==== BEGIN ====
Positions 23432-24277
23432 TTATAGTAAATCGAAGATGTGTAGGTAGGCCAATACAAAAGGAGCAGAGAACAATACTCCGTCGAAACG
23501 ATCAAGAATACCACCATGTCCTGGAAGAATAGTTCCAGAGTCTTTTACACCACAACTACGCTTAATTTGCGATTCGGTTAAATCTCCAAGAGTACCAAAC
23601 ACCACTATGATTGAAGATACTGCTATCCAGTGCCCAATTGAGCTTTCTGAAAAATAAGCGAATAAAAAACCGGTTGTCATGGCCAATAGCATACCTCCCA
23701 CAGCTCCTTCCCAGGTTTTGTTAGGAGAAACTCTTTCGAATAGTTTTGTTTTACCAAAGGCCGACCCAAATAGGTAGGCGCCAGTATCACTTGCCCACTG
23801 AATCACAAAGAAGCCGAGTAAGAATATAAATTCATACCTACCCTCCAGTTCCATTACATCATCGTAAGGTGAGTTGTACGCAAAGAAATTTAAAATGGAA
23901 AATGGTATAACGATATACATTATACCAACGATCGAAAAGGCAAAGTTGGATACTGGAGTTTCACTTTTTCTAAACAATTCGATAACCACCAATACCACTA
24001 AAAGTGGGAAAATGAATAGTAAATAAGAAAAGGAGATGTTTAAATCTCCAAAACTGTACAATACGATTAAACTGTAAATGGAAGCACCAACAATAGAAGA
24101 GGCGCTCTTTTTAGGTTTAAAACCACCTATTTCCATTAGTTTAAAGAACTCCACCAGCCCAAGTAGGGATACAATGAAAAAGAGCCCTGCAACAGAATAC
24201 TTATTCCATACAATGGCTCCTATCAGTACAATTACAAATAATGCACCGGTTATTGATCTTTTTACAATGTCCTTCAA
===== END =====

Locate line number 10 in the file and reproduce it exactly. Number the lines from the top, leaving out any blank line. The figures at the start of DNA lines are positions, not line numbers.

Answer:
24201 TTATTCCATACAATGGCTCCTATCAGTACAATTACAAATAATGCACCGGTTATTGATCTTTTTACAATGTCCTTCAA